They drew together, even adding details to each other's drawings to expand their story and further develop the characters.
Painting brought color to the story and the family, sparking more ideas for developing the personalities and color choices. On the right is the head of a large caterpillar created collaboratively in a previous class by the same group.
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Exploring Clay Slabs

Presenting clay as a slab invites a unique response. It can be a way to renew and extend interest in clay work for young children.

Here the young artist begins by poking the slab, using his finger to get the feel of its thickness, noticing the marks he makes and sensing the resistance from the table beneath the clay.

He pokes his finger all the way through the slab and is intrigued to discover he can see it from the other side.
With the help of his mother, he experiments with passing a clay coil through a hole in the upright slab. The slab will respon differently to pressure when it is upright, he explores making marks with a stick on the upright slab. The flat surface has now become like a wall or divider and he can explore the differences and connections between the two sides.
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Taking Inspiration From the Daily Monster Project

Click the title to link to the Daily Monster Website.
We began with a dot of black liquid watercolor and blew air to create new designs.
Looking at our designs, we added shapes, colors and backgrounds to create fantastical creatures.

This one has many arms.

One thing we think about in the studio is ways to get started, the Daily Monster Project inspired us with ways to start with an unintentional blot of ink and find pictures in it playfully, much like finding images in the clouds. Give this a try and send us your images.
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Sunday, November 1, 2009

Family Painting: Mandala, Cirlces and Curves

We began our family mandalas with large paper covering round tables. Families began with pens and traced circular shapes, created curves with a length of string or created round shapes drawing free-hand.

The arcs and circles became the beginning for a family mandala painting.

Color created emphasis on different aspects of the relationships among the rounded shapes. Here we see overlapping and concentric circles.

The circular shapes of the jars inspired another pattern of circles.
Working together to add the finishing touches.

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Saturday, October 31, 2009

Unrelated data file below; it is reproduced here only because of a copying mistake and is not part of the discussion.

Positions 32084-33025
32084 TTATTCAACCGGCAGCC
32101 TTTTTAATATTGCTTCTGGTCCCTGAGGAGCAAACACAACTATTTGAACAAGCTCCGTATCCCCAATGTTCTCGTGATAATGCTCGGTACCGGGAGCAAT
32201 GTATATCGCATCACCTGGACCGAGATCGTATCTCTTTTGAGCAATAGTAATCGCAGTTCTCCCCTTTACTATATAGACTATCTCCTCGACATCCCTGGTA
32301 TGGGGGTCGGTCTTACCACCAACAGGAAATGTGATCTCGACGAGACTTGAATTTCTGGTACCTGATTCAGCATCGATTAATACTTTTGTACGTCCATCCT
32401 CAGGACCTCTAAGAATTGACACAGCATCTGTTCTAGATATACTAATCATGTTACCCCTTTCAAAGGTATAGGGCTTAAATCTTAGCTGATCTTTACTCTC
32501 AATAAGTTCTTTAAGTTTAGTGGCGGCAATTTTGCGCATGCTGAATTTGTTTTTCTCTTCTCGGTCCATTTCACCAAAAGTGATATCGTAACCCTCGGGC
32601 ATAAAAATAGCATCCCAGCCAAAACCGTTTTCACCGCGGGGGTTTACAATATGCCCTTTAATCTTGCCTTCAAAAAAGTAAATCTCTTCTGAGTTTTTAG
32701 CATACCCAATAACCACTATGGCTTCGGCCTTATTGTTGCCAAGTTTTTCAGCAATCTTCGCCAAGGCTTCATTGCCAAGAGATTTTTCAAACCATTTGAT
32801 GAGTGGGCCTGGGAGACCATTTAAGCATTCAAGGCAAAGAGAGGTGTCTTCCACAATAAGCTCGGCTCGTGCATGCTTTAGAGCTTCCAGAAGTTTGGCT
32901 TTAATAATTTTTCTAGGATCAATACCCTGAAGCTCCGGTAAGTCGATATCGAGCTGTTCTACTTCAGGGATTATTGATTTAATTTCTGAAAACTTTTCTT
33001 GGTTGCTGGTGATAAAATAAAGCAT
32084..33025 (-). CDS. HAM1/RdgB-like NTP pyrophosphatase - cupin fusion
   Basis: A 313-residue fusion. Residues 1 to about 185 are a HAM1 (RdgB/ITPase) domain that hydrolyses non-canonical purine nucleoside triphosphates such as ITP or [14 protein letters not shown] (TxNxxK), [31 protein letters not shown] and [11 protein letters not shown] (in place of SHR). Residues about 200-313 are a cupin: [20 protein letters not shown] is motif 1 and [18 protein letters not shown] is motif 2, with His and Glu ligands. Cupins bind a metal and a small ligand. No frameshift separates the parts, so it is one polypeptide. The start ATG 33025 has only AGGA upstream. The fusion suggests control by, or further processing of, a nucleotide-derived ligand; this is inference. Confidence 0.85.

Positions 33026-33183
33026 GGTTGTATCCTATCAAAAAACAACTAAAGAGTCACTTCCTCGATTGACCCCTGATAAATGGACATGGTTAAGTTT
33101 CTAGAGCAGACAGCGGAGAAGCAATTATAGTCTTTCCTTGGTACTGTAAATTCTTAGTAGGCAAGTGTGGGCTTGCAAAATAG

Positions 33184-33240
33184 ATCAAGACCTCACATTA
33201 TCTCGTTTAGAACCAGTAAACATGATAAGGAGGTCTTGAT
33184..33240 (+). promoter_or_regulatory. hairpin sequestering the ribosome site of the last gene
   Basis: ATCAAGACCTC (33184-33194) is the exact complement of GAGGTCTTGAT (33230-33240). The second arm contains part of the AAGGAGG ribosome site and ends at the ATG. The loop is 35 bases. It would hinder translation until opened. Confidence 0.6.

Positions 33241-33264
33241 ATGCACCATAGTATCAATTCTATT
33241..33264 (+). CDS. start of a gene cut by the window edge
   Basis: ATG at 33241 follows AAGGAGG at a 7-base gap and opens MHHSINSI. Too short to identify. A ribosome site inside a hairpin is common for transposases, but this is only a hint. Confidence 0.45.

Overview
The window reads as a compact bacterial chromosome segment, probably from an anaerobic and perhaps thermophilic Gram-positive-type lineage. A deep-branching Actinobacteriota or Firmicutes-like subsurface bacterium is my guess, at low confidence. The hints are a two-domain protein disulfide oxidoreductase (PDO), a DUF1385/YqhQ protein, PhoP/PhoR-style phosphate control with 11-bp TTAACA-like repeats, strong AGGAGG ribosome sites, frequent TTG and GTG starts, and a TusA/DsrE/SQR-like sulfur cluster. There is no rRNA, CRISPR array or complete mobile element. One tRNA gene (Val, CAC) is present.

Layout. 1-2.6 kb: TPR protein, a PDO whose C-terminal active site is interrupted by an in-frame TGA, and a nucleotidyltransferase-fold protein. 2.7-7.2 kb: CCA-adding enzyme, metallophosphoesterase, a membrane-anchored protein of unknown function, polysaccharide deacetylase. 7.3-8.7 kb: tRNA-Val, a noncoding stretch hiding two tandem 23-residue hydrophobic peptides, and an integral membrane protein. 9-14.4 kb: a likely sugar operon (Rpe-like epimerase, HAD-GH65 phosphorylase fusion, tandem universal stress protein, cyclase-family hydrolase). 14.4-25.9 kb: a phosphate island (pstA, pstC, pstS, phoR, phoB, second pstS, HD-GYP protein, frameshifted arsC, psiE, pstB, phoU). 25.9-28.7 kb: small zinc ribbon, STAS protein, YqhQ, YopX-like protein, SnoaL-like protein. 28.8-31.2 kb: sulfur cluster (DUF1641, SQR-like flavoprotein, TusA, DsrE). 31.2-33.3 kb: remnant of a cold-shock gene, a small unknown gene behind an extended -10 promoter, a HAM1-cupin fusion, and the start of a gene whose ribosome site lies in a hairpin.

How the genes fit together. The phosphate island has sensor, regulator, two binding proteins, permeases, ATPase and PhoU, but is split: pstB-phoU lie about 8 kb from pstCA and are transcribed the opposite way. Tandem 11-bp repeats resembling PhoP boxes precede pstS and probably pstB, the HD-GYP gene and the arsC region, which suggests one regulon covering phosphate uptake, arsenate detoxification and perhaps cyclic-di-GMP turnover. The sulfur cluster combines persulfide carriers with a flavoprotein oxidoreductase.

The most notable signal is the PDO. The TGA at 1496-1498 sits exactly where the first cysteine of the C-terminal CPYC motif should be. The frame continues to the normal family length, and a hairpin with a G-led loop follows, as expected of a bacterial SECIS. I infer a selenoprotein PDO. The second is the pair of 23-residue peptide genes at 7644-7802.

Family Studio Painting

In our family studio class, parents and children get the benefit of exploring art materials and creating side by side, each working at their own ability level.
This particular morning, one young artist chose to continue a painting of a tree begun in an earlier class.

He developed a new technique of using a popsicle stick to draw lines to represent bark.

His younger brother took a more exploratory approach, mixing his colors on the paper and trying out layering areas of color with broad brush strokes.

Mom began with creating geometric lines and shapes on the page and used these as the basis for building a painting exploring color combinations, different brush strokes and ranges and gradations of color.

The fun part to observe is the conversations and interactions that allow family members to share their process while creating distinctly different products. All are exploring different ways to use color, to make marks and to create a painted composition on a page.

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Friday, October 30, 2009

Family Painting: Lines, Shapes and Colors

In our family studio class, parents and children created murals to explore lines, shapes and color relationships.
We began with using a chalk line, a carpenter's tool, to create lines across the page.

The web of lines created shapes that became the beginning of our painting.
Family members had different painting styles, adults tended to stay within the lines, carefully choosing colors to fill in the shapes. Younger children created their own shapes with their brushstrokes, often creating gradations and blending of colors as they mixed on the paper.

The final result reflected a variety of styles in the family group.